“I do precision guesswork, based on unreliable data, provided by those with questionable knowledge to meet or exceed formidable expectations.” -Sound familiar? In the today’s B2B sales world, winning a new deal doesn’t happen without engaging conversations. It…
2013 Marketing Budgets – Stepping Up to The Plate
Marketing • September 17, 2012
The best part about the planning/budgeting season, in my opinion, is the opportunity–the opportunity to start fresh, the opportunity to try something new, and most importantly, the opportunity to be the hero.
Yes, the hero. I know it sounds like hyperbole but I mean it. Now more than ever, it’s time to step up and show what marketing can deliver, and no, I don’t just mean a great looking email or catchy whitepaper headline. The name of the game these days is influencing revenue.
Some marketers used to bemoan (and some used to enjoy) that it was difficult to prove their exact results, pushing the questions to Sales (“I sent you 400 hand-raises in Q2–what did you do with them?”) or inferring their programs’ successes anecdotally (“We sent 40,000 emails about the event so surely the majority of those who attended correspond to our email sends.”).
As platforms have become more sophisticated, it’s a lot easier to see, track, and analyze the effects of marketing’s efforts and marketers would be wise to use this to their advantage to step up their game. Beyond creating more in-depth reports and prolific PowerPoint reviews, I mean actually putting themselves on the hook and taking a number for the year. Yes, putting on paper the amount of pipeline and/or revenue your efforts will influence.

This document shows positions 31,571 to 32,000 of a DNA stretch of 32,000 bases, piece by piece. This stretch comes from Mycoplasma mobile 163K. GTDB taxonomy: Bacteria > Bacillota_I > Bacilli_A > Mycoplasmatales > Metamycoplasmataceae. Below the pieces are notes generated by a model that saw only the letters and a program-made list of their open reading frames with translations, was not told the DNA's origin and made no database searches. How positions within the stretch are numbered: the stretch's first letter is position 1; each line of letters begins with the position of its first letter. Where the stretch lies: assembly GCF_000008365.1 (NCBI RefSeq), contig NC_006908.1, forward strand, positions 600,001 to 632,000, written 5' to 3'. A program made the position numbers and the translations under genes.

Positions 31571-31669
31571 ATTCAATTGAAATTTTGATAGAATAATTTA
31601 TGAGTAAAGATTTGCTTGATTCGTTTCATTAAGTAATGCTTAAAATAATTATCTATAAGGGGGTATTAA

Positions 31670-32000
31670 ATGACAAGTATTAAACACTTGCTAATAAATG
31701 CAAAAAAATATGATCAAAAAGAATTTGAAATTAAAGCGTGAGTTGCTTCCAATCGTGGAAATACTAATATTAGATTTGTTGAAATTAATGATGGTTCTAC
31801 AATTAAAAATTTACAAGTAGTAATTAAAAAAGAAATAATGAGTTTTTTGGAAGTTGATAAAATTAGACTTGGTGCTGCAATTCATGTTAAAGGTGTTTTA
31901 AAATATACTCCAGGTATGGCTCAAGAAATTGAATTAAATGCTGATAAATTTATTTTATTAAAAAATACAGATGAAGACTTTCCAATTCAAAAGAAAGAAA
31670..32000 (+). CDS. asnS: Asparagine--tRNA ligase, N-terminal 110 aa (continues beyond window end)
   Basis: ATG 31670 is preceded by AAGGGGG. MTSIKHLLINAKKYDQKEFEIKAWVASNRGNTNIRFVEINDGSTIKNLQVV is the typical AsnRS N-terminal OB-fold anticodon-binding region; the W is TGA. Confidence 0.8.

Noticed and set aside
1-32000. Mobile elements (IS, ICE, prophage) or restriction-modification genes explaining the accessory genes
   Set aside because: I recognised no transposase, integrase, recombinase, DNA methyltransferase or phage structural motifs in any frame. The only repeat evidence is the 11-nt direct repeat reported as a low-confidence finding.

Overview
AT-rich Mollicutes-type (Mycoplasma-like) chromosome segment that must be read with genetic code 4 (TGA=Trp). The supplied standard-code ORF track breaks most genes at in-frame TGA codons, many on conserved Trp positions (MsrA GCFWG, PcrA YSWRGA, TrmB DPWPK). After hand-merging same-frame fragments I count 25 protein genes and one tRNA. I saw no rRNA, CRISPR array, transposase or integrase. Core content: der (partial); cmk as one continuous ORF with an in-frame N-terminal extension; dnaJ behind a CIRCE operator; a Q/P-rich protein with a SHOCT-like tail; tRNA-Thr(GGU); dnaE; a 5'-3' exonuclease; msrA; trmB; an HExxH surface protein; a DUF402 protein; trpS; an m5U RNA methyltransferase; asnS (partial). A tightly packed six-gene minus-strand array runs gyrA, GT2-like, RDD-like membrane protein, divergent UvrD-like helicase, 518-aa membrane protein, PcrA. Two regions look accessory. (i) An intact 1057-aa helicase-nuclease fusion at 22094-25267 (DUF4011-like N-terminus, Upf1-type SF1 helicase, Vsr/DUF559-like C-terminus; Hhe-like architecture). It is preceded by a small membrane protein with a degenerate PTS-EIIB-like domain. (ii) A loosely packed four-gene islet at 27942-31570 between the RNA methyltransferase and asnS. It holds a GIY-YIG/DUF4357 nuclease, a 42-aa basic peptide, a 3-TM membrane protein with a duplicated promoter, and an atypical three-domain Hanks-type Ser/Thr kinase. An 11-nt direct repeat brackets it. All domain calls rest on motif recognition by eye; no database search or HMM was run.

Chances are good that if you aren’t already being asked to prove out your influence on revenue, you will be soon. As of DemandGen Report’s August 2011 Marketing Analytics and Revenue Management Survey, only 53% of responders said their marketing departments were responsible for revenue goals, a number which will certainly be growing exponentially in the coming years. Working your budget and 2013 tactics, campaigns, and partnerships around hitting your influenced revenue number is a sure way to have your CMO singing your praises (and justify that next round of budget asks).
The idea of being responsible for what another team does with your work (i.e., how Sales follows through on the leads you send) is somewhat terrifying, but ultimately the direction more and more companies are headed. There’s more work required on marketing’s part to put mechanisms in place to ensure full visibility and measurability is possible, but it’s worth the effort to get faster feedback, agility in your marketplace, and a better connection to your Sales team.
And a cape.